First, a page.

Sara Barja, Elena García, y Clara Piloto win the “Hipatia-Mujeres en la Ciencia” awards by ‘elEconomista’

Published: October 30, 2019
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Doctor Barja at the award ceremony

elEconomista held yesterday the first edition of the Hipatia Mujeres en la Ciencia awards, an initiative that aims to recognize those women who have contributed most in the year to the advancement of research or scientific progress in Spain.

Dr. Barja received the award yesterday at the award ceremony.

The winners in this first edition have been two doctors Sara Barja and Elena García, and Clara Piloto, a high executive all of them have a great track record and a bright future that stand out for their commitment to the development of science, social welfare and equality between men and women.

The Hipatia Prize for Young Talent in Science aims to recognise a scientist whose aptitudes and merits to date prefigure a greater projection in research within her field of specialisation. Thus, this award went to Sara Barja Martínez, PhD in Physics, Ramón y Cajal researcher at the CFM.

Barja’s trajectory leaves no doubt about her research excellence. She was awarded the Extraordinary Doctorate Prize for her thesis in the field of condensed matter. Her extraordinary work makes her worthy of a European research grant, International Outgoing Fellowship Marie Curie Action. She continues her postdoctoral studies in prestigious foreign institutions, Lawrence Berkeley National Laboratory (Berkeley, USA) working with two-dimensional materials and has published 26 articles, which have been cited more than 900 times in the journals with the highest impact index. His research has dealt with the atomic scale study of new physical phenomena in 2D 2D materials, one of the centres of interest in physics today.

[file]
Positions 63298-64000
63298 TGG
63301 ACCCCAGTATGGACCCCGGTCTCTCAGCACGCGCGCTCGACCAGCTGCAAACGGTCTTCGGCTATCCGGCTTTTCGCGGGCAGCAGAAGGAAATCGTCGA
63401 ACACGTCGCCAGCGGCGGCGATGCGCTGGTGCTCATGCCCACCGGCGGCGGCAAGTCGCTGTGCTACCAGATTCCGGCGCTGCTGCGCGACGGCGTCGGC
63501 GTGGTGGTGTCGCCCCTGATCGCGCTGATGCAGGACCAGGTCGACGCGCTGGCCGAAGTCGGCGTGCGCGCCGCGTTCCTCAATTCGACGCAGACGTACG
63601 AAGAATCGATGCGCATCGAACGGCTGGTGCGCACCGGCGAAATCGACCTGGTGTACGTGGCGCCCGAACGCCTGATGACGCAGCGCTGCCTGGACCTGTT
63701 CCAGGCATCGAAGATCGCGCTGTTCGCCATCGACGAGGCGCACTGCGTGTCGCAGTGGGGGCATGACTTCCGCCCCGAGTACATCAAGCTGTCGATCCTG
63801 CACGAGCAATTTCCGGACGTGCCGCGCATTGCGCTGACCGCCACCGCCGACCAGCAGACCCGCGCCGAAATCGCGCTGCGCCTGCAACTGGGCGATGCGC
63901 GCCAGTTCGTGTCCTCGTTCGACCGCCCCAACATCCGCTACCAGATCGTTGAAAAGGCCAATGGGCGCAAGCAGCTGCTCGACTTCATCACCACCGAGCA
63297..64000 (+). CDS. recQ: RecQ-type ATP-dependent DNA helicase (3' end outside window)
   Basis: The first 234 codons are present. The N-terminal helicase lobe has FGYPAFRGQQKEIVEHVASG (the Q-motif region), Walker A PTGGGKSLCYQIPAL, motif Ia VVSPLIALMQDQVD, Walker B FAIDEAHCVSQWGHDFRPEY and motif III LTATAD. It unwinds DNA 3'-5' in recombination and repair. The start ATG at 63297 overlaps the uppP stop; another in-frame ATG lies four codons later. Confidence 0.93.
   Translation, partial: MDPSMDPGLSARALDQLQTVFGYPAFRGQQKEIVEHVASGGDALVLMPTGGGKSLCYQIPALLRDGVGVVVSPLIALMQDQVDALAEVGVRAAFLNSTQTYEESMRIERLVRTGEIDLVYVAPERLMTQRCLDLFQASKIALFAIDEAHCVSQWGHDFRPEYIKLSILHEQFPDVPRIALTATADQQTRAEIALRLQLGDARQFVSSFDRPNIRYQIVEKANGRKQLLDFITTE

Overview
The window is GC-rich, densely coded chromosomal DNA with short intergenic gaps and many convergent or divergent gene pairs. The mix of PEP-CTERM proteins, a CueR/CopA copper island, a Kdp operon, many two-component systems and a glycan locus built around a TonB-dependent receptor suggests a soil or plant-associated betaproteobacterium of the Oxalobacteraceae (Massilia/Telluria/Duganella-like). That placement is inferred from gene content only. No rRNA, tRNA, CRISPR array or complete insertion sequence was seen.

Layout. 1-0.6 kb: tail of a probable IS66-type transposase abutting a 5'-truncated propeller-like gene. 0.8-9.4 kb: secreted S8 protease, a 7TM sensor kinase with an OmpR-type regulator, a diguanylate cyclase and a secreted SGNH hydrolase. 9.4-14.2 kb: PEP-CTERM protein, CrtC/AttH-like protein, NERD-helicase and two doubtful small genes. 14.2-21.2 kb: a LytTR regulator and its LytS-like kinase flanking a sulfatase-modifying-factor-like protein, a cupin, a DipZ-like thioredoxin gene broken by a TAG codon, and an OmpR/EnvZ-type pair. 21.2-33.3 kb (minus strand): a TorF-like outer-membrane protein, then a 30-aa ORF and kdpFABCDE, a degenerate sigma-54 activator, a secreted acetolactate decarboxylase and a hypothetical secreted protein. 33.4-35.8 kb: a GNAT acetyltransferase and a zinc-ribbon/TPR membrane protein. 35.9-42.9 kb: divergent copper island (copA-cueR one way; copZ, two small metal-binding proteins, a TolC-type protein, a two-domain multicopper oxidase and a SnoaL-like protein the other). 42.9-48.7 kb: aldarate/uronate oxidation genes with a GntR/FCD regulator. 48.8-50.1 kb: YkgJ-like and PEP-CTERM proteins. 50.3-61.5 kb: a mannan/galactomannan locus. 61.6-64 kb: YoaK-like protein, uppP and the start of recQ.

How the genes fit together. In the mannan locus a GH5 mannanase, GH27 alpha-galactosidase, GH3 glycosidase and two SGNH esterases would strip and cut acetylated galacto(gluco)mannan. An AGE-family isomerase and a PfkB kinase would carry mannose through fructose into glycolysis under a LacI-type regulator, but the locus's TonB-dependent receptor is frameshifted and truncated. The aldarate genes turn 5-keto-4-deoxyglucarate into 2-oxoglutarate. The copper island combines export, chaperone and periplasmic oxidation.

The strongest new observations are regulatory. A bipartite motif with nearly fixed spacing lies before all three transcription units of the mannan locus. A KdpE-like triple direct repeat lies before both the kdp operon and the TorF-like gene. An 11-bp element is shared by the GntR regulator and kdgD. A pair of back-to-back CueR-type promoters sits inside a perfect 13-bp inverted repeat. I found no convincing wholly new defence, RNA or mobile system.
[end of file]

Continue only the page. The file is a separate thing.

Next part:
After receiving the award from the hands of Pfizer’s director of communication, Maite Hernández, Barja thanked the award to the Economist and the initiative that allows “helping the visibility of the scientific quality carried out by women, breaking with current stereotypes and encouraging women who want to devote themselves to these careers”. “I also want to thank the teachers and colleagues who have instilled in me the seriousness and rigor in research as well as the ability to have fun working in teams and my family, which allows me to combine being a person and not just a scientist,” concluded the doctor.

The Hipatia Prize for Scientific Trajectory seeks to award a woman scientist who stands out for her renowned research career and has made a decisive contribution to scientific progress within her area of specialization.

The winner in this category was Elena García Armada, a doctor in robotics from the Polytechnic University of Madrid. García, a senior scientist at the Centre for Automation and Robotics, has focused her career on developing and manufacturing devices aimed at contributing to rehabilitation and increasing the mobility of children suffering from degenerative neuromuscular diseases. Her studies have played a key role in the development of devices that allow small children suffering from neurological diseases to walk. An example of this is that her Atlas exoskeleton is already being used for the rehabilitation of children in several hospitals. In addition, she is the founder of Marsi Bionics, a company derived from the CSIC and the UPN, whose objective is the research and creation of pediatric exoskeletons.

 

After receiving the award from the Secretary of State at the ceremony held in Madrid, Dr. Garcia said she was “proud to receive this award for my professional career and more from the hands of Angeles Heras, who teaches us that science is not at odds with being a plain person. In this line, has had a word of thanks to the Economist for giving “the opportunity to make female talent visible and share and attract more, because it always adds.

“We have a pioneering technology and I thank everyone for their collaboration and I take this opportunity to ask for more help from companies because we have a project underway to provide therapy to these children who need to use technology to improve their mobility,” he said before leaving the podium.

Last but not least, the Enterprise and Science Award has been won by Clara Piloto for her work as director of Global Programs at MIT Professional Education. Piloto is an expert in business development and professional education programs with more than 20 years of experience.

Her achievements in favor of including women in MIT Professional Education programs make her a global expert in devising strategies for organizations. The newspaper wanted to reward her great effort to make professional education a place where Spanish-speaking women can find a path to professional growth and continue their education.

“I would like to thank the Economist for this recognition and that he celebrates.